Lokpal panel split wide open
In a blow to the anti-corruption movement, talks between the government and Anna Hazare’s team were on the verge of a breakdown on Monday, with both sides nowhere close to a meeting point on major issues. Nagendar Sharma reports. 5 points of contentiondelhi Updated: May 31, 2011 01:05 IST
In a blow to the anti-corruption movement, talks between the government and Anna Hazare’s team were on the verge of a breakdown on Monday, with both sides nowhere close to a meeting point on major issues.
“Today’s meeting was quite disastrous… Definitely the government’s intentions are suspect,” said a terse two-page note from Hazare’s team after the meeting, the joint panel’s fifth.
The 10-member panel, headed by finance minister Pranab Mukherjee to draft a strong anti-corruption bill, saw the two sides disagreeing virtually on five of the six contentious issues taken up for discussion.
The government firmly ruled out bringing the prime minister and the higher judiciary within the purview of the lokpal. They also disagreed over allowing the anti-corruption watchdog to probe allegations of corruption inside Parliament against MPs.
Hazare’s team made it clear that the talks appeared to be doomed for failure. “Please prepare yourself for the next huge movement in the country. We will go for the next few meetings. We will try our best till the last moment for a strong and effective lokpal, but if the government disagrees, we should be ready for taking to the streets,” the Hazare-led India Against Corruption said in a statement.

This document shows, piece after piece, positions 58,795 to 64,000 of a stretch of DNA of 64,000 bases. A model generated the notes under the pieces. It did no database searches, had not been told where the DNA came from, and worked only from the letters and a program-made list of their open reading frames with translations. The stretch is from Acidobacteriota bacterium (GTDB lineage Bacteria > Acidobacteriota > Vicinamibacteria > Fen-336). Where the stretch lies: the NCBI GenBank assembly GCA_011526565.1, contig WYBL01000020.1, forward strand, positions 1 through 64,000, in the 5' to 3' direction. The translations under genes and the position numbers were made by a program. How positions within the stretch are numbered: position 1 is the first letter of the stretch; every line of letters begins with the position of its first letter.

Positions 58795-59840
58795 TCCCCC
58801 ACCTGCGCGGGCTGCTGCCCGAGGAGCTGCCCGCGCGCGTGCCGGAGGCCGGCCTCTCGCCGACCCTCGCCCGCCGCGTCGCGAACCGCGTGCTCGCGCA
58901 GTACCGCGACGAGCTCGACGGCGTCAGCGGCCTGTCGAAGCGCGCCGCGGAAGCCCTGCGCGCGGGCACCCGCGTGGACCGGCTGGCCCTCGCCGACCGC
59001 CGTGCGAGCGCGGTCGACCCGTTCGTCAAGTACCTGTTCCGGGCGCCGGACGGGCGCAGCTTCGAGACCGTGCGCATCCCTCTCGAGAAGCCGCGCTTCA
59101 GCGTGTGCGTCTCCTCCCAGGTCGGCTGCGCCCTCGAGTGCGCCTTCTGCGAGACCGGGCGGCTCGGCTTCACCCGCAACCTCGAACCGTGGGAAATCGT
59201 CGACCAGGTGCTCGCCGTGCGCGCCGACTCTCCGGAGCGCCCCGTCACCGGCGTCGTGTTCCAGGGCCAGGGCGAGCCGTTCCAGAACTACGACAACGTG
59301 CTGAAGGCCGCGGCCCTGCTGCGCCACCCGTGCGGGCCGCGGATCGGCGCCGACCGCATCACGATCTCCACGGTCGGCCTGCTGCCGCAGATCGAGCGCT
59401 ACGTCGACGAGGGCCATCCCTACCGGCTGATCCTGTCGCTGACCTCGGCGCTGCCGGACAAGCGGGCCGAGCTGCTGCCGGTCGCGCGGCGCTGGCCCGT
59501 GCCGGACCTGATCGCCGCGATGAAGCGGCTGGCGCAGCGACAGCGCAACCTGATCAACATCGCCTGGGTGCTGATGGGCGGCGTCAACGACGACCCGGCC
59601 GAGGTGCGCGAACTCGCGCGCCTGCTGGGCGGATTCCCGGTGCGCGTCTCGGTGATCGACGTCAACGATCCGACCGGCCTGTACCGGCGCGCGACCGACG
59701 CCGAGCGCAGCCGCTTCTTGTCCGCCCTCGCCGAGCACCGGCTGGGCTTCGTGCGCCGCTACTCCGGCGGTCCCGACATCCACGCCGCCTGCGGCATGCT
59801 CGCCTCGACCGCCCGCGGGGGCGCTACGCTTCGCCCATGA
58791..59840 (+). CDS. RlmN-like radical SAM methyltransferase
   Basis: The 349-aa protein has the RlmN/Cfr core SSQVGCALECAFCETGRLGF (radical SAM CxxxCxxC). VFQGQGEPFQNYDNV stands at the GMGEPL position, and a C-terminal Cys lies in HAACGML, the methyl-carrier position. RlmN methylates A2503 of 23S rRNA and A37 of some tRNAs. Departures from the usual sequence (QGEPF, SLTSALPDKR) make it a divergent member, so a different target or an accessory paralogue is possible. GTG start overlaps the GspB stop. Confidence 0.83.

In the evening, Prime Minister Manmohan Singh chaired a meeting of the cabinet committee on political affairs to take stock of the situation. The decision of yoga guru Baba Ramdev to go on an indefinite fast from June 4 against the alleged failure of the government in bringing back the black money stashed abroad was also discussed.
“Response of the government was not reasonable, we are quite disappointed,” said panel member Prashant Bhushan.
His colleague, Right to Information activist Arvind Kejriwal, said the government was going back on its version of the draft bill. “The government had proposed bringing the prime minister within the lokpal’s purview…, but now the ministers are saying the PM should be completely out.”
The government said talks would continue despite the disagreements. “The talks will continue during the next meetings on June 6 and 10,” said telecom minister Kapil Sibal.
He said the panel had decided to seek the views of states and political parties on issues of disagreement with the Hazare’s team.